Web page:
New York looms large in the American imagination, especially for creative types. That’s where it all happens: The Chelsea Hotel, The Cafe Wha?, SoHo, Greenwich Village. Brooklyn kids. Warriors, come out to play….
Here are a few lesser known songs about the land of Carlos Danger:
“Back in the New York Groove,” Hello. Yeah, I know. You thought this was an Ace Frehley song, and he certainly deserves credit for making it a hit, but here’s Hello’s original take on the Russ Ballard classic. Regardless of who recorded it, Bo Diddley deserved royalties for that beat.
“New York’s Alright if You Like Saxophones,” Fear. I’d never forgive myself if I left off this cut. If you don’t own Fear: The Record you need to remedy that immediately.
“New York Girl,” Miles Davis. From another must-have album, 1972’s On the Corner. If you like your Miles funky, this is the one you want.
“New York Telephone Conversation,” Lou Reed. While we’re on the topic of must-have albums from 1972, make sure you have a copy of Transformer in your stacks. First person to correctly identify the producer of this album does not have to listen to Lulu, the Lou Reed/Metallica collaboration.
“New York Telephone,” Unknown. I actually have this on a Jane’s Addiction bootleg, and I’ve always wondered what the hell it was doing there. Filler, I guess. Anyway, this was my outgoing answering machine message for a long time.
“New York,” Sex Pistols. Great footage. Even Sid appears to be alive, though it’s hard to tell.
“New York City,” T. Rex. By 1975’s Futuristic Dragon the critics were off the T. Rex bandwagon; in fact, pretty much everybody was. I’m not going to say it’s my favorite T. Rex album, but it has some good tracks. This one is pretty good, though I don’t know why Jack White is singing in this clip.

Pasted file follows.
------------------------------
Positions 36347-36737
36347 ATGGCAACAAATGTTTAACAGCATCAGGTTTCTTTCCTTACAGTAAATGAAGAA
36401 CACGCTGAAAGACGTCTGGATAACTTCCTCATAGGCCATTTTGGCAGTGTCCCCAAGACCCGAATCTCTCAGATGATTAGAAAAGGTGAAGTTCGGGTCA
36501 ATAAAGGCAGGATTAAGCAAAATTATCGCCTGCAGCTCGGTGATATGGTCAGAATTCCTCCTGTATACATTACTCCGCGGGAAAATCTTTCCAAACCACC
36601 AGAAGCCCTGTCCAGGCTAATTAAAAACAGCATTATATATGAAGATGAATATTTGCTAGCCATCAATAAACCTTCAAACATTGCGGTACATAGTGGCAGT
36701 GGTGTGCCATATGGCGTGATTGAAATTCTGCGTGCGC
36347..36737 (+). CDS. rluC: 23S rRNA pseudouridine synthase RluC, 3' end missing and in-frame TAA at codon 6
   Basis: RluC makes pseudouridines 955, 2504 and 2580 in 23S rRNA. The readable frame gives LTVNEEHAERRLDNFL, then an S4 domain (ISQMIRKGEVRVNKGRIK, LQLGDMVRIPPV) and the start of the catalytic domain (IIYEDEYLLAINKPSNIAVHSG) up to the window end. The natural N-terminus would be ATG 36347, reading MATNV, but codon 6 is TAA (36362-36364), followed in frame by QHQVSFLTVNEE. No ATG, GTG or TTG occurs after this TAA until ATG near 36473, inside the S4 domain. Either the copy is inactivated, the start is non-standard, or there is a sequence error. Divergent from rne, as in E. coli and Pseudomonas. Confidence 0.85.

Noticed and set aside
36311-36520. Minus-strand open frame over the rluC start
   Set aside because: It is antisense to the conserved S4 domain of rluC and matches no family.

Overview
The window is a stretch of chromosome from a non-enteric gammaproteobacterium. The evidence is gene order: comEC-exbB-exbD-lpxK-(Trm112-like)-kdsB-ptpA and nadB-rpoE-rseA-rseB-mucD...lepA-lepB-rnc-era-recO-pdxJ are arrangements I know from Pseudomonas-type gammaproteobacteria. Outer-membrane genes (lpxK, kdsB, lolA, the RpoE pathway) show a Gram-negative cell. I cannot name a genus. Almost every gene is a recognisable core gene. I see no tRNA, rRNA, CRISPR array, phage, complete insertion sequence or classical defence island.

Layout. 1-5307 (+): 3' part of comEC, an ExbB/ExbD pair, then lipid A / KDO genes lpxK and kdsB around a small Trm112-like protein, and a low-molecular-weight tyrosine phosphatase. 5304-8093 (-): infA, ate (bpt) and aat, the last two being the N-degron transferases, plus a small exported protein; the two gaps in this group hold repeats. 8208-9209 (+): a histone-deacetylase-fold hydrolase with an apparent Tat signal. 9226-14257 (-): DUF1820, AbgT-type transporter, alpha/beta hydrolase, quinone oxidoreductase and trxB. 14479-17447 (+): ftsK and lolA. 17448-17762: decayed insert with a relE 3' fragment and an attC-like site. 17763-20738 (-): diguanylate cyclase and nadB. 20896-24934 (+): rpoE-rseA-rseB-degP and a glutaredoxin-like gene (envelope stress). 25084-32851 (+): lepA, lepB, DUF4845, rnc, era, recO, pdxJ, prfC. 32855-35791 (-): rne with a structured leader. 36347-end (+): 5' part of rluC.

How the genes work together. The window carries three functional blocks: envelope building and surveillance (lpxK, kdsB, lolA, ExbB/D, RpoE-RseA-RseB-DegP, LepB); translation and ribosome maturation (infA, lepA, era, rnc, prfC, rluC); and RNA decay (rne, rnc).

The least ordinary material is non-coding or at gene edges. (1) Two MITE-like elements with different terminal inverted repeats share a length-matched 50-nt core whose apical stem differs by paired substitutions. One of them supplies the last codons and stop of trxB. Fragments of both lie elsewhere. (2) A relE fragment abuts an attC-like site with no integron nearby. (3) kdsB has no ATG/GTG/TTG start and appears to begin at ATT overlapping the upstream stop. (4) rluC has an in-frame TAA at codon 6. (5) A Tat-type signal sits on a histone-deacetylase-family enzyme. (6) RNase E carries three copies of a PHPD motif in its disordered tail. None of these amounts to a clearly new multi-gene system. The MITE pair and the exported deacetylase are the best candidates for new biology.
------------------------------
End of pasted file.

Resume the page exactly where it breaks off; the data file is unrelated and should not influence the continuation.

“Leaving New York,” R.E.M. And speaking of reviled albums, you won’t find many fans of R.E.M.’s Around the Sun, but come on — this is a cool song.
“New York’s Not My Home,” Jim Croce. This seems like a good one to go out with. Jim Croce was a pretty important figure in my childhood. His was the first celebrity death that I remember, likely because he died in an airplane crash. Airplanes figured heavily into my adolescence, so that bit of news hit home. There was a period of time when I fell asleep each night to my Jim Croce album. I have no idea how I missed that in the WIM story; actually, I do. I didn’t remember that bit of music trivia until this very moment, and now it’s all I can think about.
From here I think I’ll leave it up to you. How many songs can you name in a New York minute? I’m listening.